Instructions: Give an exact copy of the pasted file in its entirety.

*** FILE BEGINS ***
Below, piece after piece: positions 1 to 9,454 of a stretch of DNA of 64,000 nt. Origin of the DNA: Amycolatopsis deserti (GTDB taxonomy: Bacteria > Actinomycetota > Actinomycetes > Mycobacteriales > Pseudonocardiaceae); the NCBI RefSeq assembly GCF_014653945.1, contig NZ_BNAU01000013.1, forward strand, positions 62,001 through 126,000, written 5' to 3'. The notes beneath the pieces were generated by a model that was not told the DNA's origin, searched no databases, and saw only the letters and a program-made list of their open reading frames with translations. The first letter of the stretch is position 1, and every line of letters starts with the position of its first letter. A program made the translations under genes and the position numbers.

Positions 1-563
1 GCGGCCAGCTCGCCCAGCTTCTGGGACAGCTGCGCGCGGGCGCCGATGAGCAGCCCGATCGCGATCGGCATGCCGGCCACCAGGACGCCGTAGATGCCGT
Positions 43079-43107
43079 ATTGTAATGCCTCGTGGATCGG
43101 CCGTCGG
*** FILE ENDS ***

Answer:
Below, piece after piece: positions 1 to 9,454 of a stretch of DNA of 64,000 nt. Origin of the DNA: Amycolatopsis deserti (GTDB taxonomy: Bacteria > Actinomycetota > Actinomycetes > Mycobacteriales > Pseudonocardiaceae); the NCBI RefSeq assembly GCF_014653945.1, contig NZ_BNAU01000013.1, forward strand, positions 62,001 through 126,000, written 5' to 3'. The notes beneath the pieces were generated by a model that was not told the DNA's origin, searched no databases, and saw only the letters and a program-made list of their open reading frames with translations. The first letter of the stretch is position 1, and every line of letters starts with the position of its first letter. A program made the translations under genes and the position numbers.

Positions 1-563
1 GCGGCCAGCTCGCCCAGCTTCTGGGACAGCTGCGCGCGGGCGCCGATGAGCAGCCCGATCGCGATCGGCATGCCGGCCACCAGGACGCCGTAGATGCCGT
Positions 43079-43107
43079 ATTGTAATGCCTCGTGGATCGG
43101 CCGTCGG